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I'm trying to make a clock, and as part of that I need to power some IC's. To give a specific example I'm looking at the TI SN74HC163 4 bit counter. After some searching around, I found myself directed to this (basically Ohm's law) equation from the sacred texts: enter image description here

The problems I'm facing are:

  1. I'm not sure what to use for current in the equation (I'm that not good at reading datasheets and I'm not sure whether to use ±50 mA or one of the other numbers given to me in the MicroAmp range.)
  2. Conceptually the equation doesn't make sense to me. If the Voltage drop across a resistor depends on it's proportion of the total resistance of the (series) circuit, then shouldn't I need to have the resistance of the IC? Apparently I don't, but in that case I don't understand how this works.
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If the voltage drop across a resistor depends on it's proportion of the total resistance of the (series) circuit, then shouldn't I need to have the resistance of the IC?

Exactly right and since the "resistance" of the IC varies with whatever it is doing the resultant voltage to the IC would vary too. That's why we don't regulate voltage in this manner.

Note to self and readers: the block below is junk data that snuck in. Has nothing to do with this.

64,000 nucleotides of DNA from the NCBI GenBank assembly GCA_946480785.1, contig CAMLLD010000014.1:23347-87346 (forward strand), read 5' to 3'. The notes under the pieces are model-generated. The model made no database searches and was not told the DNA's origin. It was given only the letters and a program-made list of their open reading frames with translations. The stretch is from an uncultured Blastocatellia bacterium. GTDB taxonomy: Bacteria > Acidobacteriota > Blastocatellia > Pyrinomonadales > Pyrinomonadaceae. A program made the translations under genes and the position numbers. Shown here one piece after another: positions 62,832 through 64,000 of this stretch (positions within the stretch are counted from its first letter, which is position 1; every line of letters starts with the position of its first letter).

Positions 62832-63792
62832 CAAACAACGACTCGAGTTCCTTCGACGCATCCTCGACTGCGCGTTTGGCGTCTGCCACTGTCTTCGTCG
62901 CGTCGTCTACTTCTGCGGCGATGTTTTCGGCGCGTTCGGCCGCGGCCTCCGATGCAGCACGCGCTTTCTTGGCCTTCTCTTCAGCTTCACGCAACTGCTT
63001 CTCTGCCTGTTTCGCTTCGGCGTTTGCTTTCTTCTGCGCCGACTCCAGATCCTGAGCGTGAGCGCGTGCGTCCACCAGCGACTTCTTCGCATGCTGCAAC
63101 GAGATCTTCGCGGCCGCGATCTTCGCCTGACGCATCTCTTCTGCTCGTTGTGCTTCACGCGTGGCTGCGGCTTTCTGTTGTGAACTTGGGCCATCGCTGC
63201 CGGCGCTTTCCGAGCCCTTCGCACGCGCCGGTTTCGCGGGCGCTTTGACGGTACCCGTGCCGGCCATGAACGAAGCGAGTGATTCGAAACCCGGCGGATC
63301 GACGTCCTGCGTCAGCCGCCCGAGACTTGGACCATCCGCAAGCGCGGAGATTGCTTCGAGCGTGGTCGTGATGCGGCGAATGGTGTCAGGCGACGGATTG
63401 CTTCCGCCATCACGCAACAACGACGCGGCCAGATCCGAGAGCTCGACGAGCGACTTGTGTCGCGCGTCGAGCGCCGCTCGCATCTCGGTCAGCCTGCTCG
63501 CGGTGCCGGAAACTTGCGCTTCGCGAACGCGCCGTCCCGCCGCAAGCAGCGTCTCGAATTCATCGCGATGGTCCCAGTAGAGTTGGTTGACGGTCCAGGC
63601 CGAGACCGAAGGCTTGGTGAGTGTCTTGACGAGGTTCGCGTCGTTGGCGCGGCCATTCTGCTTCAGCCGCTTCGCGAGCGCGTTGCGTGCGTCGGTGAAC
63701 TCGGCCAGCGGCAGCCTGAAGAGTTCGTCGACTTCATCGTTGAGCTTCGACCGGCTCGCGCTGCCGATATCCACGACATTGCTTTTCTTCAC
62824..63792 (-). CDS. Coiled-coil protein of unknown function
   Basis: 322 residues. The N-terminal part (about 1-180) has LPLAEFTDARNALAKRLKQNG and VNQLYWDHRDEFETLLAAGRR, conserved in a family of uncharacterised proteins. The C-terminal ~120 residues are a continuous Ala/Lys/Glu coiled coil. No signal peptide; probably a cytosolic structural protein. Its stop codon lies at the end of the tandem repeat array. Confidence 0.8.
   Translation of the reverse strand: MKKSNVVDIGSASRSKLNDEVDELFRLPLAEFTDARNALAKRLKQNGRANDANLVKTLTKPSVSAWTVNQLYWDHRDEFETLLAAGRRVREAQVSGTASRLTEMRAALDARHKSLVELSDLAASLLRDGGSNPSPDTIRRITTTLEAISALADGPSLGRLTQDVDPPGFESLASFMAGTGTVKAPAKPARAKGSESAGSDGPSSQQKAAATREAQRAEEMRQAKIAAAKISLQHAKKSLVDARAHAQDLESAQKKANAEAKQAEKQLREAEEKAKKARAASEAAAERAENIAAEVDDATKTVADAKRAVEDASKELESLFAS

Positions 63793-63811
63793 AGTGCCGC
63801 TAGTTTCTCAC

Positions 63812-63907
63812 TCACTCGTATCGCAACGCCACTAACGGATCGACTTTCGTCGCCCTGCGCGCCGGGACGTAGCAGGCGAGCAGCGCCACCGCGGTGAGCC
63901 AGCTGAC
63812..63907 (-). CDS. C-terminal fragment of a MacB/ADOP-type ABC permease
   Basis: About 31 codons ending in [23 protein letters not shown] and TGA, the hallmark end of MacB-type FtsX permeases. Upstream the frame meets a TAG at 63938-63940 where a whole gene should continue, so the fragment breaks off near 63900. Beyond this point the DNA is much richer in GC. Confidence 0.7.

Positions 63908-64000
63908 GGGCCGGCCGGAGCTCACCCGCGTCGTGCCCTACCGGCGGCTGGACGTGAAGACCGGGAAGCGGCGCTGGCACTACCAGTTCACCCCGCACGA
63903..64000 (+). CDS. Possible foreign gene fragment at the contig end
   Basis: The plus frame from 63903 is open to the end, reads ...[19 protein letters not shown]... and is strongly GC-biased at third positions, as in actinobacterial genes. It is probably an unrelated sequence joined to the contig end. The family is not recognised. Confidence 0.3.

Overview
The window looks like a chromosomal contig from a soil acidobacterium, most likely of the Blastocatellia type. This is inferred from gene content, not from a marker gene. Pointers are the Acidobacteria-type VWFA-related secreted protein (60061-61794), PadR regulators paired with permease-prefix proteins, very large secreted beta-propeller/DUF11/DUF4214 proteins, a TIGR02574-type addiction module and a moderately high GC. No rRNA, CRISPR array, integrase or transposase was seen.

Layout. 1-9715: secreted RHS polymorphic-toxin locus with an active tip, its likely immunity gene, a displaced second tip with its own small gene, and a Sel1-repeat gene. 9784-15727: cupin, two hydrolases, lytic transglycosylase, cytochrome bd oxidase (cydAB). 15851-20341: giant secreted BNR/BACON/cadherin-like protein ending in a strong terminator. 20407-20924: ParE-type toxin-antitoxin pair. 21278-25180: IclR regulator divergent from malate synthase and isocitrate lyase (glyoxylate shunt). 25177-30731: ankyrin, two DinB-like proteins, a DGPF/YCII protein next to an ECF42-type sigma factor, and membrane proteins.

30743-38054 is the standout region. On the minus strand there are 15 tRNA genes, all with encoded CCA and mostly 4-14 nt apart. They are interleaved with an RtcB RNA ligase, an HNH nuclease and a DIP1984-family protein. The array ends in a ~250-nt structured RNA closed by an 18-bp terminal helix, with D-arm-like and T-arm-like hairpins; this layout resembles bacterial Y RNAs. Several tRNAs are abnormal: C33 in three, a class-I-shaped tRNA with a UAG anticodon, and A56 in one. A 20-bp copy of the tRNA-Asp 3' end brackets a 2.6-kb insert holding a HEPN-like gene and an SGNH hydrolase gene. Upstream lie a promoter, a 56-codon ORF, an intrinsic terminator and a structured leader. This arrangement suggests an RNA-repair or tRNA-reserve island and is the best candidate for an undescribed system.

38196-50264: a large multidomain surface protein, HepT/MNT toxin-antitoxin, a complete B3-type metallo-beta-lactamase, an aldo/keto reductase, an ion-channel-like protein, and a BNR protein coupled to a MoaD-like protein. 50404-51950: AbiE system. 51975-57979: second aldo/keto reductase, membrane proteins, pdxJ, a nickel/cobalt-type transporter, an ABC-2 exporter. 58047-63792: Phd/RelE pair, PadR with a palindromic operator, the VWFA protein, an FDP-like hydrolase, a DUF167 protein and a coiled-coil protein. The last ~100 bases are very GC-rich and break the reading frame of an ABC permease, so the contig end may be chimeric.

Instead, you require a regulated power supply which will hold the output voltage steady across a wide range of currents. The chip you have chosen has a 2 to 6 V operating range but 5 V would be standard and a suitable ready-made PSU such as USB chargers are readily available and provide the voltage regulation you require.

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  • \$\begingroup\$ I think using zener diode is simpler, right? or does it have any downsides ? \$\endgroup\$ – Mohamed Abduljawad Jul 2 '19 at 8:07
  • \$\begingroup\$ Simpler than what? A Zener regulator will require as many components as a linear regulator, probably waste more power and not provide the same regulation. Sketch your idea as an answer. \$\endgroup\$ – Transistor Jul 2 '19 at 11:29
  • \$\begingroup\$ What if I have other components that can't all work off of the same Voltage? (Ex: I have an Oscillator that can only take a maximum of 3.63V and decoders that need at least 4.75V to function.) I guess could just use a different PSU for each Voltage, but it seems like there is a smarter way to do this that I don't know about. \$\endgroup\$ – jcu Jul 3 '19 at 0:53
  • \$\begingroup\$ That's a different question, but you either design using components that will work on the same voltage or you supply all the voltages required. \$\endgroup\$ – Transistor Jul 3 '19 at 6:12

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